Wednesday, July 13, 2011

Scratching a Simple Molding 101

A scratchstock is one of the restorer's best friend when a portion of molding is missing. A scratchstock is simply a piece of shaped metal clamped between two pieces of wood which is then drawn along a wooden surface to cut (or scratch) the profile. Unbelievably simple and unbelievably effective.
The following is a walk-through on one of the simplest molding replacements a person is likely to run into. Enjoy...

Here's the missing section.

And it's neighbor from which I will match the new one.

Since this other one was loose, I took it off for easier working.

Pressing Sculpy onto molding.

Carefully pulled it off so as not to squish the shape. Then heated it with a hair dryer until it was moderately hard.

Cutting an approximately 1.5" x 1.5" piece of scrap steel for a cutter. (from an old handsaw.)

Held in vise grips, the cutter piece is ground flat on both sides using my Work Sharp grinder.

Then honed with waterstones.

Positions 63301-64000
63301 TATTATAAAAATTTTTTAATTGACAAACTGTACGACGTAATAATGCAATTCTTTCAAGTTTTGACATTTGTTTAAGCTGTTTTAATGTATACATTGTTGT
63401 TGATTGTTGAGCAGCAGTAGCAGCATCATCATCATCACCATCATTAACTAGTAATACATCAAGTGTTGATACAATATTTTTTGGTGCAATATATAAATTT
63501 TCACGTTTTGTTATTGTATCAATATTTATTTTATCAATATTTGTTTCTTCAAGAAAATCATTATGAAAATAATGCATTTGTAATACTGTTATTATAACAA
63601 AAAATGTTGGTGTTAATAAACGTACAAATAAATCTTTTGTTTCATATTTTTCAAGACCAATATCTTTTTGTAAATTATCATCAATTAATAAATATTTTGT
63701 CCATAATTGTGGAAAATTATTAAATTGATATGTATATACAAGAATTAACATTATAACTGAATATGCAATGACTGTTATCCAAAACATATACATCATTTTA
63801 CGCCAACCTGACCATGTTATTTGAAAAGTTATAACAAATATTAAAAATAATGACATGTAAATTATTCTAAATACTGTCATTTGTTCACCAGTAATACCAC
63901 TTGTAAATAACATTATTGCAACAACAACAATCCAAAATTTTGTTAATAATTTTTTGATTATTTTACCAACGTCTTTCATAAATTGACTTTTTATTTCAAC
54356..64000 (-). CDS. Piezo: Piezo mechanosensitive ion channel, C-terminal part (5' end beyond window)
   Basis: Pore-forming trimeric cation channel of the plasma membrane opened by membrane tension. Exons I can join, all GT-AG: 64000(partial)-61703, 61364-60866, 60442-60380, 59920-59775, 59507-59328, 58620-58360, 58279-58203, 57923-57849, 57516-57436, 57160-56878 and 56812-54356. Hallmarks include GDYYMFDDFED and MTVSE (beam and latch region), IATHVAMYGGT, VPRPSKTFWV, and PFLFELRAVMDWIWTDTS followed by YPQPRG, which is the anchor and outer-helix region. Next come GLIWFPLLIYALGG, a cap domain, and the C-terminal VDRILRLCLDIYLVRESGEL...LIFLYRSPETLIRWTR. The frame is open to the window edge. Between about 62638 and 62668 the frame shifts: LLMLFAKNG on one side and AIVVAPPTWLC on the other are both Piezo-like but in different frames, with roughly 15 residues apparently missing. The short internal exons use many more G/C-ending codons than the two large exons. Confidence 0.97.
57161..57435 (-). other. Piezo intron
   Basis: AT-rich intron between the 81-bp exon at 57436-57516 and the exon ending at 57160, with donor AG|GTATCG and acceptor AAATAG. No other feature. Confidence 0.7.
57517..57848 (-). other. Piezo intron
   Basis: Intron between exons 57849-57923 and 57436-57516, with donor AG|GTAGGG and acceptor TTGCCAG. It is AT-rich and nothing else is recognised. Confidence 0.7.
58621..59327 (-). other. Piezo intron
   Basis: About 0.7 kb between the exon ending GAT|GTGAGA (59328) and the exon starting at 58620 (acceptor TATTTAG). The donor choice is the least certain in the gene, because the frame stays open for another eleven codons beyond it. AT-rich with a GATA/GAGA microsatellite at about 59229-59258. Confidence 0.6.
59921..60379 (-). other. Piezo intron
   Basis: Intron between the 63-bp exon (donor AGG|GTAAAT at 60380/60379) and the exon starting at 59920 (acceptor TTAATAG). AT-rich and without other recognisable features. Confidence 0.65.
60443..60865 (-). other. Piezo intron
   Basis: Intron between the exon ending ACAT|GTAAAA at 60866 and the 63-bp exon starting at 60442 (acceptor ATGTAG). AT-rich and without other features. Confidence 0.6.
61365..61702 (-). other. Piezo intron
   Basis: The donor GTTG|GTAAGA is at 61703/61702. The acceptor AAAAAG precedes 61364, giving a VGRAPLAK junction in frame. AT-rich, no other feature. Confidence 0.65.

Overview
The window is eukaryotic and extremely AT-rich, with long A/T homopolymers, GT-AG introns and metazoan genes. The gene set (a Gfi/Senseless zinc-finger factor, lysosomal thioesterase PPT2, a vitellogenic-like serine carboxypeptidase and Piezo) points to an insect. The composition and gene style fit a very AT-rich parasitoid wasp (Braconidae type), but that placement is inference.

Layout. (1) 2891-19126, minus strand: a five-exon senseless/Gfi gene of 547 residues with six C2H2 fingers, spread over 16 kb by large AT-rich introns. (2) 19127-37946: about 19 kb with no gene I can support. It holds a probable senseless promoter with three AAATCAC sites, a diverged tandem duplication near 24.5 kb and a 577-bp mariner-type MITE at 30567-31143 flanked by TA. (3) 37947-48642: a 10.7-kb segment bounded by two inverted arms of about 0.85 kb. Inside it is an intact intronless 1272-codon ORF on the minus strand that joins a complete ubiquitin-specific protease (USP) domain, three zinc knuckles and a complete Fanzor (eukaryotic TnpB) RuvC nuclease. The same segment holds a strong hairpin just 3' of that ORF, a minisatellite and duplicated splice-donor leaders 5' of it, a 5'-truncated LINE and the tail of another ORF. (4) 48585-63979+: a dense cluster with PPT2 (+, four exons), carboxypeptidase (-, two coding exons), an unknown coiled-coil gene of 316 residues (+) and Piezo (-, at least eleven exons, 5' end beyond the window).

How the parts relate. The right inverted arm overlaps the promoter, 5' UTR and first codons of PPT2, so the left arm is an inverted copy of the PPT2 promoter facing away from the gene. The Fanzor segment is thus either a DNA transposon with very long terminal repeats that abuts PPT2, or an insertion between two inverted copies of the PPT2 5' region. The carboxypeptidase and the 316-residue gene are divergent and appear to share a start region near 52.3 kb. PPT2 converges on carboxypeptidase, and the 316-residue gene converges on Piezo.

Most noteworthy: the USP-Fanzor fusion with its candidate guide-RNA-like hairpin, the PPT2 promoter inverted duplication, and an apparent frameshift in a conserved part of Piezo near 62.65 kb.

When the cutter was finished on stones, I sliced the hardened Sculpy in half exposing a perfect profile of the molding.

Traced out the profile onto the edge of the cutter, placed it in vise grips, which in turn is locked into my front vise.

Worked with small metal files until I reached the desired shape. Test fit on original piece.

Once cutter was fine tuned, placed it in hardwood stock like shown. Screwed it down tight when the profile was exactly to the edge.

Tested on scrap first, then prepared mahogany blank for shaping.

Began scratching shape slowly, tilting it forward with each pass.

After it was glued into place, added color, patination, and top coating to match surrounding area. What do you think? Close enough?

Ahh. What satisfaction.


  1. Wow! Awesome! Can't tell the difference.

  2. Thanks, Marilyn. I appreciate the feedback. Welcome to The Diary. It's a pleasure to have you. Hope you enjoy the entries.

  3. Thanks! I really like the play by play. It's fascinating to see how you did this.

    PS. I found your site via Kari Hultman.

  4. neat trick, Josh ! Website and blog are very interesting - I will keep poking around. It looks like theres a lot of good stuff here

  5. Thanks, Colin! Read on and enjoy.

  6. This is an EXCELLENT tutorial! Thank you!

  7. Fredrico,

    Thanks for the compliments. I am glad it was helpful to you. Thanks for stopping by.